100 Terrific Tools and Resources to Find Your Perfect College

By Megan Jones

Going to college is both an exciting time and an important time that affects your future. Making the decision about which school to attend can be an overwhelming one and may leave you feeling confused about which direction to take. The following resources and tools are a great place to start regardless of which state you are interested in for going to school – whether that be in Rhode Island or North Dakota. From finding what colleges are available to taking quizzes to see how well you match to various schools to learning about different types of schools to school rankings, the following resources will certainly answer your questions and get you on the path to choosing the perfect college for you.

Find a College

If you aren’t sure how you should select a college, these articles offer plenty of tips and suggestions for how you might approach this monumental decision.

  1. Top 10 Tips on How to Select a College. This article offers a great starting place for those considering college and wondering what they should consider when making a choice.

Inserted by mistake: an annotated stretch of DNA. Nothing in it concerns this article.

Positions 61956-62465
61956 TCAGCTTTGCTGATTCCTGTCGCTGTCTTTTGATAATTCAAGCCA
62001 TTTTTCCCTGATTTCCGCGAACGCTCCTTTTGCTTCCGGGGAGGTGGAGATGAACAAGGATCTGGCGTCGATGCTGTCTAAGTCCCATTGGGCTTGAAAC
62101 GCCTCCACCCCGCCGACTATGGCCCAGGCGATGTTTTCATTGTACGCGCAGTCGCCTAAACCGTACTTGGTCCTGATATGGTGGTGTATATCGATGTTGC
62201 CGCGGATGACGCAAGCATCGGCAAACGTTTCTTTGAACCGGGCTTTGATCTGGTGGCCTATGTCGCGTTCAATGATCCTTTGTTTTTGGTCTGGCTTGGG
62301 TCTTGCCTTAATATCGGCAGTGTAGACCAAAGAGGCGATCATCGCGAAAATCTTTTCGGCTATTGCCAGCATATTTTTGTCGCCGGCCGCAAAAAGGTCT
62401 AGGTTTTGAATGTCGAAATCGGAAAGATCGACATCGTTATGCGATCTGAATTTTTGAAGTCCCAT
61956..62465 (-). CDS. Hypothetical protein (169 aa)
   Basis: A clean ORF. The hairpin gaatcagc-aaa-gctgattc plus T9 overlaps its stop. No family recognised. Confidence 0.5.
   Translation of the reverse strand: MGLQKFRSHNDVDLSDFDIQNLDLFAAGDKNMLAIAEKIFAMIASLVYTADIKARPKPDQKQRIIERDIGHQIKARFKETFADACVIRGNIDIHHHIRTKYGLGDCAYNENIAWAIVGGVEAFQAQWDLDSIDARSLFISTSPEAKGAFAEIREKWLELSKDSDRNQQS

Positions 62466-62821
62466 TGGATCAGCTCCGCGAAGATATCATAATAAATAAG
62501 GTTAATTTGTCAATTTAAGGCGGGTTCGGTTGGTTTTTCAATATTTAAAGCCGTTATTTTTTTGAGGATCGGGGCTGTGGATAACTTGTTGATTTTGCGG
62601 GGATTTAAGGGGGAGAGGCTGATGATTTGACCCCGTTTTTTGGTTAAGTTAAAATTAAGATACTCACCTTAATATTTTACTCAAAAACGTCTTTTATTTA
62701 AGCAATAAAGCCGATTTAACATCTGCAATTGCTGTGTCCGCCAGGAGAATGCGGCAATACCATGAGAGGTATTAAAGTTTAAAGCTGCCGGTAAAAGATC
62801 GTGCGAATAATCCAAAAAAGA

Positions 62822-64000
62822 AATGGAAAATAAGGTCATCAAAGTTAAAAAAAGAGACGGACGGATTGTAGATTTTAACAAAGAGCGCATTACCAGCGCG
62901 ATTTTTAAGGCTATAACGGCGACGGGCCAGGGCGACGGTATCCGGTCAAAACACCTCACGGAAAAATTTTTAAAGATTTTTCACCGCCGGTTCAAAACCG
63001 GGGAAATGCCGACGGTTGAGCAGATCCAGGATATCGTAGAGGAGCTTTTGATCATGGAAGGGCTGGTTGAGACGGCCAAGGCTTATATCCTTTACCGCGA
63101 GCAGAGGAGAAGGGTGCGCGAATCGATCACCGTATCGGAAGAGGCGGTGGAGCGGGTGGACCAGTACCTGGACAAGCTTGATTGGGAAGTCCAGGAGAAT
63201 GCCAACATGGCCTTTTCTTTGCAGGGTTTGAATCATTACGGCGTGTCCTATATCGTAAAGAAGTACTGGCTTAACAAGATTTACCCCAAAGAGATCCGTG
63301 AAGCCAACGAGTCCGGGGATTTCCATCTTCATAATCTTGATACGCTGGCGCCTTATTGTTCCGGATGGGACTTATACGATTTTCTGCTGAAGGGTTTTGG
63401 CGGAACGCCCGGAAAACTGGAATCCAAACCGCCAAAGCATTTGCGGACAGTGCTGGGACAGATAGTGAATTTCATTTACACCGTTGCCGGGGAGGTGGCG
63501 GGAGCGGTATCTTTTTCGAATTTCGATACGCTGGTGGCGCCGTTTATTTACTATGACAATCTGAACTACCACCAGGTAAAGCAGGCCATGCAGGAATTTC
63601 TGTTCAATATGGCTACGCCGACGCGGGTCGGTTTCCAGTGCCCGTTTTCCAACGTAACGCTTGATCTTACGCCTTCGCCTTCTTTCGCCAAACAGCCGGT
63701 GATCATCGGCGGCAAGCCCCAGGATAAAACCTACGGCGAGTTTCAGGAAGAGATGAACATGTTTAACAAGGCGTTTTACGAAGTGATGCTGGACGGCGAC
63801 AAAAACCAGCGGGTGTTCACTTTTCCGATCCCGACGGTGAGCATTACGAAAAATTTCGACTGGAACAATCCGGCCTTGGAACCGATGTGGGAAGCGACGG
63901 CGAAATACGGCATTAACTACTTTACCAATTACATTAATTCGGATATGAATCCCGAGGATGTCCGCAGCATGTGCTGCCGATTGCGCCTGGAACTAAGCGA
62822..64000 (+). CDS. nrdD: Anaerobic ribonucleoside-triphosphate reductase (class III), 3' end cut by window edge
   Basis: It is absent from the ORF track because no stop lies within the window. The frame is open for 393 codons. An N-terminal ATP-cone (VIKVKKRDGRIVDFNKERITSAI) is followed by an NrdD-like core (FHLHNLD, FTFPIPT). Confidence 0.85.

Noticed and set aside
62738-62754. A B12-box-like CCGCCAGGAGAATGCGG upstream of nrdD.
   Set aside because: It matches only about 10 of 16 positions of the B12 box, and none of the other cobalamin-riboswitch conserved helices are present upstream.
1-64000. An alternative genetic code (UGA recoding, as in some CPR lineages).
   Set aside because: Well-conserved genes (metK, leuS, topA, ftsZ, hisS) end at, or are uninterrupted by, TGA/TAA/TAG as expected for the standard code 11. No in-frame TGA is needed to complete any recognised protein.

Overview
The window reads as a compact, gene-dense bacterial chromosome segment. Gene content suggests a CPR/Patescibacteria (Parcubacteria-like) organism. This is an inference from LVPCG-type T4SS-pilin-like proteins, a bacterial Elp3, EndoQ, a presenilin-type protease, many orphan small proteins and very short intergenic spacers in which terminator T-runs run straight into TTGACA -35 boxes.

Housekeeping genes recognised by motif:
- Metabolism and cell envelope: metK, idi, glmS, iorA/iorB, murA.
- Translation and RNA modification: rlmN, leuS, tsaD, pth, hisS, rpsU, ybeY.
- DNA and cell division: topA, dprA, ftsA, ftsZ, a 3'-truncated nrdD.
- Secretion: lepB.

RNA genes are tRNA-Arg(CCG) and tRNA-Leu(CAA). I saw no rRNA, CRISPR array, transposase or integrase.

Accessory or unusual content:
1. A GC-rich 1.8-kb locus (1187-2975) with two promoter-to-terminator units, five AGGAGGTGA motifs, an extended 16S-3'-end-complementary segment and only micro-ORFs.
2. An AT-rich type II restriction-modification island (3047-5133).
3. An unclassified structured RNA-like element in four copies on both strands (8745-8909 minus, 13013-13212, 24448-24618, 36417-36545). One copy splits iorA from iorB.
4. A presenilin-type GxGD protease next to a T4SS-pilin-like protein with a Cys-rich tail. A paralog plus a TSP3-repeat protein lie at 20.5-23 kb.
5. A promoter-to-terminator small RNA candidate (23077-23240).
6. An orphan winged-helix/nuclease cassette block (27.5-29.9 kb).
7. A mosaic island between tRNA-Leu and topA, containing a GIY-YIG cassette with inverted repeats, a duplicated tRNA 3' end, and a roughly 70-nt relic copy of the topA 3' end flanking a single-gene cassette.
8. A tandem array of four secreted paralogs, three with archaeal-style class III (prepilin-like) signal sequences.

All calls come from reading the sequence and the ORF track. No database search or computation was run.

2. How to Choose a College. While this article relies mostly on why you should trust their rankings over other rankings, Forbes does offer an important look at the methods used in various ranking systems and offers one of their own.
  3. How to Select a College. Follow the advice in this article to ensure you think through the college selection process in a clear manner with suggestions such as talking with teachers and counselors and making a checklist of important criteria.
  4. Select a College Step by Step. MSN Money offers this simple guide with four important steps to selecting a school and links for additional information.
  5. How to Choose a College That’s Right For You. This story from NPR offers suggestions such as examine your reasons for going and not relying on “name-brand” colleges.
  6. What should i do during a campus visit?. From sitting in on a class to eating in the cafeteria, this article offers great suggestions to make the most out of your campus visit.
  7. Top Ten Rules for Selecting a College or University. These “rules” offer sound advice for selecting a school and include visiting your top two or three and not ruling schools out due to cost.
  8. 12 Ways Not to Choose a College. Don’t make these mistakes when choosing a college, even if your best friend is going there.
  9. Colleges–How to Choose the Best College. Consider these six suggestions when looking at schools you might attend.
  10. Choose a College. Read through these links provided by University of California to help you learn how to select the perfect school for you.